Genova applied the Page 69 Test to her new novel, Murder and Marinara, the first of the Italian Kitchen Mysteries, and reported the following:
In my debut mystery, Murder and Marinara, the main character, Victoria Rienzi, is a mystery writer who returns home to the Jersey shore to work on a historical novel based upon her family; part of her research involves working in the family restaurant, the Casa Lido. In the following scene, Victoria is with her sister-in-law, who serves as the Watson to her Sherlock. The two women are discussing the mysterious death of television producer Gio Parisi, who was found dead behind the restaurant. Victoria stresses that the cause of death is still unclear, however, and quotes fictional detective Lord Peter Wimsey on the subject of murder: “If you know how, you know who.”Learn more about the book and author at Rosie Genova's website and blog.“The hell with Lord What’s His Name.” In one wave of her manicured hand, Sofia dismissed Dorothy Sayers, along with all logic and reason. “There’s a lot we can do in the meantime. We can find out if he owed anybody money, who he had fights with, particularly his wife. I hear she’s a lot younger than he is.”What happens on page 69 is significant for several reasons. First, we see that the main character, Victoria, tends to live in her head. As a writer of mysteries, her understanding of murder comes from Dorothy Sayers and Agatha Christie, and her own experiences as a mystery writer. Getting involved in a real murder is going to move Victoria from thought to action, and drive home the point that real life murders don’t follow a formula. In terms of the case, we learn that the dead producer’s wife was younger than he was, but that she was not on the scene when he died.
I grinned. “That makes her guilty for sure.”
“Too bad she wasn’t there. Not that I’m counting anybody out at this stage of the investigation.”
“Hey, don’t you have classes to teach or something?”
Sofia glanced at the corner of her computer screen. “Not for another hour.” She looked up at me and smiled. “You’d be amazed at what I can find out in sixty minutes. And don’t try to act like you’re not interested, because you are.”
She was right; I was interested, but more than that, I was worried about protecting the Casa Lido. I stood up and pushed in the chair. “Okay, I give. We can do some research. But that’s all.”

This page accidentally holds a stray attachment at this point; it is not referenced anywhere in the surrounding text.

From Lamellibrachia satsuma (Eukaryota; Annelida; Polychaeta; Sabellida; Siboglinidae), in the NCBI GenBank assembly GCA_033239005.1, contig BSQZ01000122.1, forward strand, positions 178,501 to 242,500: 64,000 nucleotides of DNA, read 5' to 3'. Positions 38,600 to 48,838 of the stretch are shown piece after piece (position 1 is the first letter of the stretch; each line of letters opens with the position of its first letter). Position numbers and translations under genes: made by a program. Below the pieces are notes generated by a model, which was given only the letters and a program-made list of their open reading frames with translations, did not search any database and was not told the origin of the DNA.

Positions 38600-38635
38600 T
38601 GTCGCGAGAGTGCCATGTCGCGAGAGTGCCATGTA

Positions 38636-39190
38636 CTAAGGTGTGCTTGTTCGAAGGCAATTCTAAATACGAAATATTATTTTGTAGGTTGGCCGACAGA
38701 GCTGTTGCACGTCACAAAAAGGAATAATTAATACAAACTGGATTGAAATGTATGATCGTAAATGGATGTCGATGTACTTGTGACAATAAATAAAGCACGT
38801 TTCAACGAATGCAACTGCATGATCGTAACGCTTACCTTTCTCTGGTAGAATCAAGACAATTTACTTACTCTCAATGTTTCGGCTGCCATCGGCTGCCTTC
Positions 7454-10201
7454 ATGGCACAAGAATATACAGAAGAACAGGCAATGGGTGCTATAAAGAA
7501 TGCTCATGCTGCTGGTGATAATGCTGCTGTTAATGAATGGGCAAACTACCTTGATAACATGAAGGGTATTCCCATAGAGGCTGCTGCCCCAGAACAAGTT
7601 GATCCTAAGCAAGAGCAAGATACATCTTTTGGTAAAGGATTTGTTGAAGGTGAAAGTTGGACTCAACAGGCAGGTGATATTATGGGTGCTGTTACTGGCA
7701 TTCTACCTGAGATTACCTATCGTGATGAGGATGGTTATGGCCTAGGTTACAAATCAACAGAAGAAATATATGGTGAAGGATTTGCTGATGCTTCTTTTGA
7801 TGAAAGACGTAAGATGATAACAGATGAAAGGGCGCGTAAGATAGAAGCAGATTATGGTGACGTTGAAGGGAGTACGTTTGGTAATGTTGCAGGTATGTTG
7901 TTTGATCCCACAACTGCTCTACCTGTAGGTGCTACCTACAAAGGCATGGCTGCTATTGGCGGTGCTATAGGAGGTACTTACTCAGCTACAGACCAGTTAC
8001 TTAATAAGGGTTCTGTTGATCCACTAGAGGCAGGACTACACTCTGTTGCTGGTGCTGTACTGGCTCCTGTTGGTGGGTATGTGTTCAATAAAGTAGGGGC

She jumped from her seat and high-fived me, nearly knocking me off my feet. (For a little girl, she packs a punch.) “You go, SIL,” she sang out. “And keep me posted.” She settled back in her chair, her eyes glued to the screen. “In the meantime, I’m gonna dig up all I can on the widow.”
* * *
I had just pulled into the restaurant parking lot when my phone buzzed, but I didn’t recognize the number. “Good morning, Victoria,” purred a female voice in my ear. “This is Nina LaGuardia from News 10.”
I muttered a forbidden word and sighed. “How did you get my number, Ms. LaGuardia?”
The lovely Nina chose not to answer, and instead fired a few questions of her own. “How are you and your family holding up? Is it true that your brother used his position on the police force to keep them from closing the Casa Lido?”
We also get a sense of Victoria’s relationship with her sister-in-law Sofia. The two women are close, with obvious affection for each other, but are also brutally honest. Sofia tends to strong-arm Victoria, but also makes the observation that Vic is already curious about the murder. In fact, this page represents a turning point for the main character; when Victoria agrees to do some research, it’s the first step in her taking an active role in the investigation. And part of what drives her is the need to protect the reputation of her family and their restaurant. After the scene break, the phone call from the reporter adds another layer of pressure for Victoria, as her brother’s reputation is at stake now as well. I think this page is representative of my character’s motivation, her loyalty to her family, and the humor that runs throughout the book.